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Author, film researcher and member of the Swedish Military History Commission.

Friday, December 10, 2010

Swedish American MIA Coming Home

Richard Ryrholm and his four siblings all served in the United States Armed Forces during WWII. Only he disappeared, 19 years old. At last, his remains in the jungle have been found, identified and are coming home.

Richard Ryrholm flew one of these, a P-38 Lightning. Five years ago his aircraft was found in the deep jungle of Papua New Guinea, but only now has he been positively identified so that he can be brought home. PHOTO: USAF

Second Lieutenant Richard S. Ryrholm came from a family that definately took part in WWII. His father was from the Swedish West Coast, his mother from Stockholm. Ryrholm’s twin brother, 2nd Lt. Robert W. Ryrholm, also served in the USAAF. His older brother, Arthur Ryrholm, served as a US Army captain in the Philippines and received a Bronze Star. Both of his sisters became officers too: Eleanor Ryrholm Scatchard in the Coast Guard and Ruth Marie Ryrholm in the Army Nurses Corps.

Richard Ryrholm enlisted in Boston, Massachusetts, in December, 1942. On September 4, 1943 Ryrholm was just 19 year old but had been flying P-38 Lightnings for five months when he on that fateful day crashed while on a combat mission against Japanese aircraft over Lae, Papua New Guinea.

His unit, the 432nd Fighter Squadron, searched for Ryrholm for two days but failed to locate anything. He was thus declared as missing in action. In 1949 a military review board said that his remains were unrecoverable.

At the time of writing I have no photo myself of Richard Ryrholm, but this is another Swedish American in the same type of aircraft in the same theatre of war. The pictured pilot, Richard Bong, is still today the top US air ace. PHOTO: USAF

A local paper in California, Calaveras Enterprise, has more details and reports that Ryrholm´s family was "devastated and some members continued to believe that Ryrholm might still be alive". Presumably, some family members were affected by the true stories about Pacific War soldiers surviving in the jungle years, even decades, after WWII.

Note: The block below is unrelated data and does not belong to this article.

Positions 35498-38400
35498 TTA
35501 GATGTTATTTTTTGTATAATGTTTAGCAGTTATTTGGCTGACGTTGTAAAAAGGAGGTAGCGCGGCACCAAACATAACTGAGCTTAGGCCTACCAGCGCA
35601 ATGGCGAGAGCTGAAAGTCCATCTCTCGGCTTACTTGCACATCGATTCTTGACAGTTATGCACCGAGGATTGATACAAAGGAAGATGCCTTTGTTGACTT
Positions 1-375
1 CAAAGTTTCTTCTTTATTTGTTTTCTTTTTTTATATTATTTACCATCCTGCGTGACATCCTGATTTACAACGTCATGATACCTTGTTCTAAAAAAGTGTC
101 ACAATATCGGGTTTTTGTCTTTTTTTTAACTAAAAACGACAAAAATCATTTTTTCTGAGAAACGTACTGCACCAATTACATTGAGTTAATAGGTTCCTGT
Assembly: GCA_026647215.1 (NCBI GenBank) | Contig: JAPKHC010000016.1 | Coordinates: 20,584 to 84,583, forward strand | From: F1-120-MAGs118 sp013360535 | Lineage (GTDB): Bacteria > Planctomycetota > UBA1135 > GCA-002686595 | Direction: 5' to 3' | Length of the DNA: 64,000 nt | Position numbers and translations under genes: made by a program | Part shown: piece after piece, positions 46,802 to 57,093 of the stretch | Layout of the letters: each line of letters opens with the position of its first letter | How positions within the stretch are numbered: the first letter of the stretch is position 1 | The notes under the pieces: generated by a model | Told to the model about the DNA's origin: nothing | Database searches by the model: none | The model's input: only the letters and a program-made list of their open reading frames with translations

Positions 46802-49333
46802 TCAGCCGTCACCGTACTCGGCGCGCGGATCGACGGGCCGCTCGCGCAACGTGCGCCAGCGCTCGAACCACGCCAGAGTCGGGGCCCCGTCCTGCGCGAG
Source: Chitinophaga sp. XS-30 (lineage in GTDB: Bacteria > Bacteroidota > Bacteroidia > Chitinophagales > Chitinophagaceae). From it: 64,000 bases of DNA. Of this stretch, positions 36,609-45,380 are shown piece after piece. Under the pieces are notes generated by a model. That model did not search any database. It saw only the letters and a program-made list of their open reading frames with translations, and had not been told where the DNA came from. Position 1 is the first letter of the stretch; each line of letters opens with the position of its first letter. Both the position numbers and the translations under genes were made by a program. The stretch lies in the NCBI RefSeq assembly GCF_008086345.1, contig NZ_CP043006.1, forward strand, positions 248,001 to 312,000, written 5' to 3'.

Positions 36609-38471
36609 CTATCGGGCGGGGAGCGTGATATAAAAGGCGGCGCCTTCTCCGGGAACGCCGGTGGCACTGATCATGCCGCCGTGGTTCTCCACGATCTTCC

Here you can see photographs of the Ryrholm possessions that were found deep in the jungle. Yes, it was only this year, after 67 years of uncertainty, that his remains and possessions were positively identified, although his aircraft was located five years ago.

Now that there is no doubt about the identity, the U.S. military has sought out Ryrholm´s family and is bringing Richard Ryrholm home. His burial will take place in Massachusetts, where he enlisted and where he has many living relatives.

The news has been received with great interest also among Ryrholm family members in Sweden. One of them being the first source of this post, Professor Nils Ryrholm, who for several years was the curator of i.a. the Leonard Gyllenhaal collection at Uppsala University. Incidentally, some of Leonard Gyllenhaal´s descendants also served in the Pacific during WWII, one of them, Charles Gyllenhaal, even on Papua New Guinea!

For more on Ryrholm see this other California newspaper.

Not only the top US air ace flew the same aircraft type in the same area as Ryrholm, so did the world famous Swedish American pilot Charles Lindbergh. Many presume his flying career ended prior to WWII, but here is just one of several articles about Lindbergh´s war service in the Pacific. For more Swedish American wartime fates see my book Swedes at War (with Lennart Westberg).

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